[rollei_list] Re: Zeiss SLRs

  • From: "Richard Knoppow" <dickburk@xxxxxxxxxxxxx>
  • To: <rollei_list@xxxxxxxxxxxxx>
  • Date: Thu, 26 May 2005 19:29:23 -0700

----- Original Message ----- 
From: "Peter K." <peterk727@xxxxxxxxx>
To: <rollei_list@xxxxxxxxxxxxx>
Sent: Thursday, May 26, 2005 6:21 PM
Subject: [rollei_list] Re: Zeiss SLRs

> Well, the AE1 was aimed at the consumer market too. 
> However, it sold well.
> I am not familiar with the Zeiss SLRs, so please excuse me 
> if I appear
> ignorant here. WHat I remember years back was seeing some 
> Z-I SLRwith
> leaf shutter lenses that were interchangeable and had 
> 1/500 secs top
> speed. They were all slow like 50mm 2.8, 135mm F4 os 
> something like
> that.
> All I remember is they were Zeiss and out of business. I 
> canno
> remember the Contarex. Perhaps that was a good camera, but 
> I bet it
> was not inexpensive.
> Peter K
   The Contaflex was a medium priced SLR using a leaf 
shutter with a fixed rear cell and interchangable front 
cells. Kingslake shows the lens. The rear is a Tessar rear 
component. The front lenses vary. The 50mm, f/2.8 is a 
Tessar, the wide angle (35mm, f/4) and telephoto (85mm, f/4) 
are more complex. I don't know if this camera was meant to 
compete with the Kodak Retina but it was made at about the 
same time as the Retina Reflex and had similar features.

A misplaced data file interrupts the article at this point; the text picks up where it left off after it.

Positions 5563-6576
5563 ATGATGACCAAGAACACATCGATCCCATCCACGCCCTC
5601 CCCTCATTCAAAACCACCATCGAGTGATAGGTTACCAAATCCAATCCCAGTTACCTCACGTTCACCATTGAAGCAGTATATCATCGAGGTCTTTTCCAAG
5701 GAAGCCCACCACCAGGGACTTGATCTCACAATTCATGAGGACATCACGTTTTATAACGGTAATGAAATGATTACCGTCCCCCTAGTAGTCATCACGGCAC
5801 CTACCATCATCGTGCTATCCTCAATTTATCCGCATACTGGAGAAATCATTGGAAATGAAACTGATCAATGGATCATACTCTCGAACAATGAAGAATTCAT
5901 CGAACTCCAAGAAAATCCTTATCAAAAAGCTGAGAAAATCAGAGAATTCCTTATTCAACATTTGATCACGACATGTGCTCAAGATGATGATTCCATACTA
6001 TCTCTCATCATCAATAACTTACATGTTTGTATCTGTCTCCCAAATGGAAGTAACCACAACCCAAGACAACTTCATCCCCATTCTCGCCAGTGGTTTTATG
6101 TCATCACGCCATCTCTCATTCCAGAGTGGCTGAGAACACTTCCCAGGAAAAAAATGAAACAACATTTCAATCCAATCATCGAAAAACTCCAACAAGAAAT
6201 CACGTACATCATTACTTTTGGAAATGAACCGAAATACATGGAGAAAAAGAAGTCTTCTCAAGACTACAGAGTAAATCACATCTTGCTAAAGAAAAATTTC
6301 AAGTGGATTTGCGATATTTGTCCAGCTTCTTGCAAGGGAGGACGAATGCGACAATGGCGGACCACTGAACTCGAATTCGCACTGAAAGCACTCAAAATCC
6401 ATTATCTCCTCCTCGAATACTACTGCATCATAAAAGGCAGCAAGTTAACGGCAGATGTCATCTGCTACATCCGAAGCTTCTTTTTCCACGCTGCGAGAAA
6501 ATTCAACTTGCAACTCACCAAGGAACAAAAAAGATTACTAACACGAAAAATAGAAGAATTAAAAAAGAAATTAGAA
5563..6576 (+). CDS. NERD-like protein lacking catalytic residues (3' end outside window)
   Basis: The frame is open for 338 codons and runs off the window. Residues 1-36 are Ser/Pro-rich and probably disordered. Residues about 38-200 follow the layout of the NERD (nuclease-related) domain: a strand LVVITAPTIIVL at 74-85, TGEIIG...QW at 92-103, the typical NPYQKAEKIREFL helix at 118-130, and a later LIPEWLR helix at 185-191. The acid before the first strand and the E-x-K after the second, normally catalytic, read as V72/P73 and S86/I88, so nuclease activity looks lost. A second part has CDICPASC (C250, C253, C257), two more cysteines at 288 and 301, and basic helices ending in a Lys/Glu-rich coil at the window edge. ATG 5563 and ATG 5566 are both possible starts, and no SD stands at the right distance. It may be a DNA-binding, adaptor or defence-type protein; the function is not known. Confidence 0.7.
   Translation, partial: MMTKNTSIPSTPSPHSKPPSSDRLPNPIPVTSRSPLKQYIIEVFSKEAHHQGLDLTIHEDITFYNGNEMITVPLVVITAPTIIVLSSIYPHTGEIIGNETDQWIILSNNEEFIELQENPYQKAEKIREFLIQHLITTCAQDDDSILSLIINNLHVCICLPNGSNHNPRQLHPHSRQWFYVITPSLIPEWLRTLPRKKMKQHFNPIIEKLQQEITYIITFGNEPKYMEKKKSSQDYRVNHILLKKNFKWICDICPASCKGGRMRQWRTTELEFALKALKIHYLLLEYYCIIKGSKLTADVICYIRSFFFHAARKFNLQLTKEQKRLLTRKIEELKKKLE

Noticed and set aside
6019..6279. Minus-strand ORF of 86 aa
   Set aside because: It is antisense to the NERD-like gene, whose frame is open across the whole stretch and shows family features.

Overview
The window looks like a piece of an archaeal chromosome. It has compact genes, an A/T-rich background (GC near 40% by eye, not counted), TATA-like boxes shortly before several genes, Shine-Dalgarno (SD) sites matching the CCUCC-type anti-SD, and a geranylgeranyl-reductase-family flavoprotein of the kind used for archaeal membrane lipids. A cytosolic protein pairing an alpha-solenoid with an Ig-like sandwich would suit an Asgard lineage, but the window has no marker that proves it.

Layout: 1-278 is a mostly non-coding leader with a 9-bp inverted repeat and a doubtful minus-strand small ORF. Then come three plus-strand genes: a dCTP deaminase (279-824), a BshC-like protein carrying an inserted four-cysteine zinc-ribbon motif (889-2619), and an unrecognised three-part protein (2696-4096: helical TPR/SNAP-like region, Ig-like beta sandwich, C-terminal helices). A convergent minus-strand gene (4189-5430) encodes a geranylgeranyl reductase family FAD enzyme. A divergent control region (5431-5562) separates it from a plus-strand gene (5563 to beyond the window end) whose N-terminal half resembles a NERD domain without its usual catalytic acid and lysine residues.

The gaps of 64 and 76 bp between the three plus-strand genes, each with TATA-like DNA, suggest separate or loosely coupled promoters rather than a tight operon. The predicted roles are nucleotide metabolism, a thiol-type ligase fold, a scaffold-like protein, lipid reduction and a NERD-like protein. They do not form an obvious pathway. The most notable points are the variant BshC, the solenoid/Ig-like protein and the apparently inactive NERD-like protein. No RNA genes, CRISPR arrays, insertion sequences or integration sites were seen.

Kingslake also shows the lenses for the Retina Reflex, or at 
least one version. The fixed rear cell is a half Biotar (or 
Planar if you prefer) and all the attachments were faster, 
the normal lens being f/2. It was probably a better camera.
   The Contarex was a very high quality SLR with a set of 
lenses which are reputed to be outstanding in quality. The 
standard lens was a 50mm, f/2 Planar. There was a wide range 
of lenses available for it. These still command good prices 
as user cameras.
   The Contarex had some shortcomings. One was the use of a 
condenser in the finder with only a small circle of ground 
glass at the center for focusing. The finder image is 
exceedingly bright but is something like a "brilliant" 
finder, not a real ground glass image. Also, the exposure 
meter was not a TTL type but a front mounted reflection 
   The Contarex was just a little earlier than the Nikon F. 
The Nikon F was a very well though out "system" camera with 
good features and decent lenses.  I think the Zeiss lenses 
for the Contarex probably blow away most of the Nikon F 
lenses. However, while I have and use a Nikon F I have never 
used a Contarex to don't know personally.
   I don't know why the Germans, or the US for that matter, 
fell down so badly about SLR cameras, both 35mm and MF. 
After all the first 35mm SLR is the venerable Exakta. Its 
just that the Japanese were the only ones to see the 
potential market of a really well designed SLR camera. Nikon 
blew everyone else out of the water and then had trouble 
themselves when the Canon SLR was introduced.
   Kodak probably had the technology (and very certainly the 
optics) but Kodak's "better" cameras always seemed to me to 
be of surprizingly poor mechanical and ergonomic design.

Richard Knoppow
Los Angeles, CA, USA

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